Psalm 81, Jeremiah 2:4-13, John 7:14-31, 37-39
A couple of my friends throw pottery (in the creative, rather than destructive, sense). Imagine their joy at seeing someone use a pitcher they made to carry water and pour it out where most needed.
But what if they look up at the dump and find their pitcher amongst the other rubbish—a pitcher that was carefully and lovingly made, that was beautiful and useful, and should still be so? Imagine their hope-tinged pain as they picked it up, wanting to take it home and mend it. And once they have, the joy of hope repaid.
But what if the pitcher chose to be broken? If, instead of the pleasure of fulfilling its purpose, it gave up its purpose and decided to be useless?
Alexis de Tocqueville talks about the informal social institutions Americans had, institutions which developed the “habits of heart and mind” that “fit us to be free.” When we limit ourselves appropriately, then we no longer require outside restraint. It is the difference (or should be) between a child and an adult. A child cannot usually be trusted to restrain their desires—to have vegetables rather than cake for dinner. An adult should be able to make that choice (or at least, that’s what my mom keeps telling me.) We have certainly lost many of those habits of heart and mind, ones that let us accept limitations on our self to leave some scope for others—and we see the results. Democracy is not something we have, but something we do, choices we make.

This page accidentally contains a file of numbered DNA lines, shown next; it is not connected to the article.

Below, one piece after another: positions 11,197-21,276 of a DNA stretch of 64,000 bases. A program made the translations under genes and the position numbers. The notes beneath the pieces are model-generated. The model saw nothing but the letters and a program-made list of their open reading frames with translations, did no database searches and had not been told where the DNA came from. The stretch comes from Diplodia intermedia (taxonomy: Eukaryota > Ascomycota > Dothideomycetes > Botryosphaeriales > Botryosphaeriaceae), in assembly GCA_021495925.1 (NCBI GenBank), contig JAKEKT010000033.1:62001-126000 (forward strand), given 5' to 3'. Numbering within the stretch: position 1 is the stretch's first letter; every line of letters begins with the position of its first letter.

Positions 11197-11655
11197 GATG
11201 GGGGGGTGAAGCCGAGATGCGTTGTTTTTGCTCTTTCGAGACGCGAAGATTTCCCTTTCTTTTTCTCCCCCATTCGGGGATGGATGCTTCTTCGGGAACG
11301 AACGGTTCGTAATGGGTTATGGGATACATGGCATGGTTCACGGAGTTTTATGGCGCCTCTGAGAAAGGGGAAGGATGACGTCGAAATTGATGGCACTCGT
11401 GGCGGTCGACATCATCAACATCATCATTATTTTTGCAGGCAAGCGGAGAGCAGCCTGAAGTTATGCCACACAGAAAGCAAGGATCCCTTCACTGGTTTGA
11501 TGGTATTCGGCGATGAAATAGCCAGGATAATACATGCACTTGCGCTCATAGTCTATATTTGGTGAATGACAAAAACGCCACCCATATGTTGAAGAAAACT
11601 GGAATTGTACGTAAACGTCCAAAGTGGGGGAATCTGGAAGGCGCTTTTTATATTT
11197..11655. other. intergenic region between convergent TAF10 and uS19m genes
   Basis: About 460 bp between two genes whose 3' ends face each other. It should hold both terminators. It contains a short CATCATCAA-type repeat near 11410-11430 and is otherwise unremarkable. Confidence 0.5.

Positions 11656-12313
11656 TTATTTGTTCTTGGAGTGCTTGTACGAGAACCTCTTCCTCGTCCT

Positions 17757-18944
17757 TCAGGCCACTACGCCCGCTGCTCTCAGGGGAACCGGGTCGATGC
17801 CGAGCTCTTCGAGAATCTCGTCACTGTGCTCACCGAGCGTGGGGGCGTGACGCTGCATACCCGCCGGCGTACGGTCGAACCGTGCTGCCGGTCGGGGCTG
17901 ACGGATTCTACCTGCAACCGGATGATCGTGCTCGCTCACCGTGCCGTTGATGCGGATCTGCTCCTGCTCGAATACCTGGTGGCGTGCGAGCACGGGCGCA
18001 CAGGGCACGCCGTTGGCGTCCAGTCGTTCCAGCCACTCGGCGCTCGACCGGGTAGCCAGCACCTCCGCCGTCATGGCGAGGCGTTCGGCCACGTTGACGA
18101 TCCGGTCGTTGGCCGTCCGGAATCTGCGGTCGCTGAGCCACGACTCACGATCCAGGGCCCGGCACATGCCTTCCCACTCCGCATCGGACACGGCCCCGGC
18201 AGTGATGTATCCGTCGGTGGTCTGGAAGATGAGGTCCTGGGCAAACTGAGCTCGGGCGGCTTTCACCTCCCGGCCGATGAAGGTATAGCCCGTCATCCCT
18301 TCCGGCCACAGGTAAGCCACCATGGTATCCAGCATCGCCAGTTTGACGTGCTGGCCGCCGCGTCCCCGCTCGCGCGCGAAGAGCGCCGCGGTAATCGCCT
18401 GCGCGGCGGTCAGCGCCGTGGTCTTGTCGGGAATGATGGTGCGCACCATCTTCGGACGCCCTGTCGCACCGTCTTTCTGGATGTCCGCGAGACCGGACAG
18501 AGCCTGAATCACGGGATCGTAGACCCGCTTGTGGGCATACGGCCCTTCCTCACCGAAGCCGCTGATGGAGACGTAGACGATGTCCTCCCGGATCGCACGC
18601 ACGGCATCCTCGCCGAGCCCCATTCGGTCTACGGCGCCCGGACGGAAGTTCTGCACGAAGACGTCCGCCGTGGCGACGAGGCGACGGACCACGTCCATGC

Likewise, a Christmas carol asks Jesus to “bless all the dear children in Thy tender care, and fit us for heaven, to live with Thee there.” Our belief is not a trophy or a plaudit, something hung on a wall and dusted, but a seed planted by our Creator, one meant to reshape our habits of heart and mind, and thus our actions—to fit us for heaven, by making us more resemble its King and our Father. We can choose to let Him mend us, let Him fill us, and serve His purpose. But it’s a choice we have to get in the habit of making, in heart and mind.
Nathan Griffin, Associate Professor
Political Science Department, College of Liberal Arts & Social Sciences